He's been called "the governor of D.C.," "a D.C. power player under fire," and "public menace No. 1," but now it appears local businessman Jeffrey Thompson has moved beyond the typical District government corruption arena and entered the national playing field.
Newly released court documents link Thompson, who's long been a central figure in the federal investigation of D.C. corruption, to Hillary Rodham Clinton's 2008 presidential campaign.
Jeffrey E. Thompson, a former city contractor who allegedly financed a secret campaign for then-mayoral candidate Vincent C. Gray (D) in 2010, financed an independent effort to reach urban voters on behalf of Clinton in Texas and at least three other states during the 2008 Democratic primaries, according to the interviews and documents.
Thompson allegedly paid Troy White, a New York marketing executive, more than $608,000 to hire "street teams" to distribute posters, stickers, and yard signs beginning in February 2008 to help raise Clinton's profile during her primary battle with then-Sen. Barack Obama, according to the documents and interviews with several people familiar with the investigation.
The accusations came to light after White pled guilty to one misdemeanor count of failing to file corporate income taxes over a four year period, which included the 2008 Democratic presidential primary.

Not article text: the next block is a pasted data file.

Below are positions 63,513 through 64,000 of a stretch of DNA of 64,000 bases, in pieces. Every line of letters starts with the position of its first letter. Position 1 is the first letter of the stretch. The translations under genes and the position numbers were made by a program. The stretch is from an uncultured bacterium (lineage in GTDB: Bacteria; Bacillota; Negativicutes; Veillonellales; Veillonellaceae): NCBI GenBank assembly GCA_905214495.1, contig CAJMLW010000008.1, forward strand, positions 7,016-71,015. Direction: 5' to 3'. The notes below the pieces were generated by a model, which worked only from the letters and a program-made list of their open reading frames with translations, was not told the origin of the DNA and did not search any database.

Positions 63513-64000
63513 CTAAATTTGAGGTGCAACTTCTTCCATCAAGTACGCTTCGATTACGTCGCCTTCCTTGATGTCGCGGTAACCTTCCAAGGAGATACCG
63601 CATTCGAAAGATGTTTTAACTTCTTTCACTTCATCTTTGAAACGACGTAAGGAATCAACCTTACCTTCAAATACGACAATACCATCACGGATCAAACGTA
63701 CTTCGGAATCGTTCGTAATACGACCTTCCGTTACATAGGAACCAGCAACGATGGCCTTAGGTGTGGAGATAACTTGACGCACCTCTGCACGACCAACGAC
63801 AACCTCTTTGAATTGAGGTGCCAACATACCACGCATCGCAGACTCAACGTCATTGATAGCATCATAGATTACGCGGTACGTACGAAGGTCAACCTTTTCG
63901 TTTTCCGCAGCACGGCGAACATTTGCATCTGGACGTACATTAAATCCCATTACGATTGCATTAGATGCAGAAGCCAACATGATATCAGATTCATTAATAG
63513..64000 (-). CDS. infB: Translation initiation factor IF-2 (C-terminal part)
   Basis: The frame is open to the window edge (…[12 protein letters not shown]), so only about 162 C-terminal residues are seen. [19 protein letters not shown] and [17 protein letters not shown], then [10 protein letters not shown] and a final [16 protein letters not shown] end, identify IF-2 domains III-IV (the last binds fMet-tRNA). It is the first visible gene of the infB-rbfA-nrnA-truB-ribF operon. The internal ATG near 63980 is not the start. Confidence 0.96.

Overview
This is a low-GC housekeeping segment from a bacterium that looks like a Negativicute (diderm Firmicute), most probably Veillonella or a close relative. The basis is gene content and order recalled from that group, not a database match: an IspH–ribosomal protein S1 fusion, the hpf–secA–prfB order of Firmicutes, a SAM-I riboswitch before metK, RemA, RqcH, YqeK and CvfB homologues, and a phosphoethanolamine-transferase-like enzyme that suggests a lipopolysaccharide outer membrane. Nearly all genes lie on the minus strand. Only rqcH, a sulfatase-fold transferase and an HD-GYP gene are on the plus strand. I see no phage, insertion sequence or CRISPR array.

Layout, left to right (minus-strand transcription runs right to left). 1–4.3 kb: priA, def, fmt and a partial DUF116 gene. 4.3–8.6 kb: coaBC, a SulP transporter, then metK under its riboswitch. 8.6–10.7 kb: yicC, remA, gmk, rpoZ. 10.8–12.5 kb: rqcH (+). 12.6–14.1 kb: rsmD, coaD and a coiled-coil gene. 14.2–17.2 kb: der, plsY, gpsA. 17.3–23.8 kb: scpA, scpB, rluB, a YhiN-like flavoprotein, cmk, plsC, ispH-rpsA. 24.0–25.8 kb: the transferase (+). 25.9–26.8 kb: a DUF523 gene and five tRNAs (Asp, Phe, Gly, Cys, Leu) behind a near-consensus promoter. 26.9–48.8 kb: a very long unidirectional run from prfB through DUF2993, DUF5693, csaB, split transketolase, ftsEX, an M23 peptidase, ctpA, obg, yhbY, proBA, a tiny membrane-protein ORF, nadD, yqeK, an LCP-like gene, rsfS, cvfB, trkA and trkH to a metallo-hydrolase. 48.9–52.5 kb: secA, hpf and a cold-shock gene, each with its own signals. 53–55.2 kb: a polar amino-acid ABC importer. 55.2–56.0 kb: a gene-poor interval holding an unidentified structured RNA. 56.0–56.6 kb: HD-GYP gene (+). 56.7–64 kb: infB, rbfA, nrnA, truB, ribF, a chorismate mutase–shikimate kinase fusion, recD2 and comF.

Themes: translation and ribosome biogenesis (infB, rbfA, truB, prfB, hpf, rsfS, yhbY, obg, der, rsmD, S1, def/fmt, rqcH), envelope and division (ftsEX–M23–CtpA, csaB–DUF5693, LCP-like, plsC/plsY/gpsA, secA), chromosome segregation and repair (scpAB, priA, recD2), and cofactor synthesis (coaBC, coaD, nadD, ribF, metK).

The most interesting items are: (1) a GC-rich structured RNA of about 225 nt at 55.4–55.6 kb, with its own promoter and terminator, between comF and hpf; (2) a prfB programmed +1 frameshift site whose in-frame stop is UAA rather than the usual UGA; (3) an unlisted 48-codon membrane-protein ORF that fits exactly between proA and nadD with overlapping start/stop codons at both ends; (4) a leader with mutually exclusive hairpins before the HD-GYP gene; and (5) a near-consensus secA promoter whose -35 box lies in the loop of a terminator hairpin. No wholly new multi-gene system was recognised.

Add to the mix the fact that there's no evidence these men disclosed any of their alleged expenditures to the Federal Election Commission, as required under campaign finance law, and you have allegations that sound a whole lot like the allegations surrounding Gray's mayoral campaign.
A D.C. corruption scandals primer published by the Post—yes, such a thing is necessary—shows that since 2012, three D.C. Council members have pled guilty to federal corruption charges and federal prosecutors have probed Vincent Gray's 2010 campaign on multiple fronts.
Jeffrey Thompson may have graduated from D.C. corruption to the next league!